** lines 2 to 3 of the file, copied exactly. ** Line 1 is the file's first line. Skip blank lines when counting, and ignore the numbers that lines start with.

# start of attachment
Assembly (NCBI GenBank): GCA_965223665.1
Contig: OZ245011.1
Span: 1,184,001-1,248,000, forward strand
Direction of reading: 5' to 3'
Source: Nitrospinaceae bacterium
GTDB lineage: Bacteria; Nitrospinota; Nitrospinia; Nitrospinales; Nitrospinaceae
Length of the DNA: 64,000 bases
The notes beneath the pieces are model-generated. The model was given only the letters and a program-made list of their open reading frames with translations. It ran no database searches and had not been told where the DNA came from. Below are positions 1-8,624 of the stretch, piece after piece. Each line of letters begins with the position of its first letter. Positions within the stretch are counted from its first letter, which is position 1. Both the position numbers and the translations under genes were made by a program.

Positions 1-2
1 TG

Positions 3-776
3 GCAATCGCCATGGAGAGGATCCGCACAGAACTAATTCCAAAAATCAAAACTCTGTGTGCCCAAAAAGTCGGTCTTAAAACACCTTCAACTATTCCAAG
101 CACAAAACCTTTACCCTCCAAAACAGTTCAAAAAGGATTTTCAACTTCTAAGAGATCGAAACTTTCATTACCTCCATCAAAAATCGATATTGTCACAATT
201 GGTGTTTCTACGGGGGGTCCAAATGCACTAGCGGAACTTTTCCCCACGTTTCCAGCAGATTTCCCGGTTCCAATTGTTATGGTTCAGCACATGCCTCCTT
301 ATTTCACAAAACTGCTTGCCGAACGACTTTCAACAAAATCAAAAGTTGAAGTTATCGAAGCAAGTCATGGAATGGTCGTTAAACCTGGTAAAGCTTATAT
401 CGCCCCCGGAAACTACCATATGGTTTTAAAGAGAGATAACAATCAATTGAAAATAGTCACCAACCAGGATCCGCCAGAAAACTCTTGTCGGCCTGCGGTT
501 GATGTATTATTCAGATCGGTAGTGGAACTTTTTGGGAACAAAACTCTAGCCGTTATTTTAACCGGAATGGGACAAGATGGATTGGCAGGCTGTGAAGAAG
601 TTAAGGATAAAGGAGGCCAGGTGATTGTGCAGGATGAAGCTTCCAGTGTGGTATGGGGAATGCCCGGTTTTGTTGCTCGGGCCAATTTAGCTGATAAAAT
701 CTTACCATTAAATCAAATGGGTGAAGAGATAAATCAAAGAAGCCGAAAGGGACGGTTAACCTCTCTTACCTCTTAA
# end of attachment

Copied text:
Contig: OZ245011.1
Span: 1,184,001-1,248,000, forward strand